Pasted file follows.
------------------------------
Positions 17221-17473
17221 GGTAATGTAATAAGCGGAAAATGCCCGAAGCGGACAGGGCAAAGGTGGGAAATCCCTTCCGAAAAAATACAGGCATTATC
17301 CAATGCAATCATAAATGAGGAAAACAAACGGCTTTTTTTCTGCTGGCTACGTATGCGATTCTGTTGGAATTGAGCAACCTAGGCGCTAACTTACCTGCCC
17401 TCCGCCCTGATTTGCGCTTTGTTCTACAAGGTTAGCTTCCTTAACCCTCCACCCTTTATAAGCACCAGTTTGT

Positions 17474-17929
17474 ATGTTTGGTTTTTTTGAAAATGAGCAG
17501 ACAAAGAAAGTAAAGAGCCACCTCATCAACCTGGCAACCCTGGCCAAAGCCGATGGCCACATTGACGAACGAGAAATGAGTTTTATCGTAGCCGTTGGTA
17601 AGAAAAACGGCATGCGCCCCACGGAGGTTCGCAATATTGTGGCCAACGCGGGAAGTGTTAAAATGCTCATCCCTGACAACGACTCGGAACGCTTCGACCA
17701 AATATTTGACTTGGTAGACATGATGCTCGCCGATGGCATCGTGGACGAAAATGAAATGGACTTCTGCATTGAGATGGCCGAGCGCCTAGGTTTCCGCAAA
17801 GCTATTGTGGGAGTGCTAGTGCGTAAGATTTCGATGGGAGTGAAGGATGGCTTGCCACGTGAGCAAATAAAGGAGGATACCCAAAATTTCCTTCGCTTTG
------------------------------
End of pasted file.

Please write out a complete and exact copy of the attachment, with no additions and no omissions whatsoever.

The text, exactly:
Positions 17221-17473
17221 GGTAATGTAATAAGCGGAAAATGCCCGAAGCGGACAGGGCAAAGGTGGGAAATCCCTTCCGAAAAAATACAGGCATTATC
17301 CAATGCAATCATAAATGAGGAAAACAAACGGCTTTTTTTCTGCTGGCTACGTATGCGATTCTGTTGGAATTGAGCAACCTAGGCGCTAACTTACCTGCCC
17401 TCCGCCCTGATTTGCGCTTTGTTCTACAAGGTTAGCTTCCTTAACCCTCCACCCTTTATAAGCACCAGTTTGT

Positions 17474-17929
17474 ATGTTTGGTTTTTTTGAAAATGAGCAG
17501 ACAAAGAAAGTAAAGAGCCACCTCATCAACCTGGCAACCCTGGCCAAAGCCGATGGCCACATTGACGAACGAGAAATGAGTTTTATCGTAGCCGTTGGTA
17601 AGAAAAACGGCATGCGCCCCACGGAGGTTCGCAATATTGTGGCCAACGCGGGAAGTGTTAAAATGCTCATCCCTGACAACGACTCGGAACGCTTCGACCA
17701 AATATTTGACTTGGTAGACATGATGCTCGCCGATGGCATCGTGGACGAAAATGAAATGGACTTCTGCATTGAGATGGCCGAGCGCCTAGGTTTCCGCAAA
17801 GCTATTGTGGGAGTGCTAGTGCGTAAGATTTCGATGGGAGTGAAGGATGGCTTGCCACGTGAGCAAATAAAGGAGGATACCCAAAATTTCCTTCGCTTTG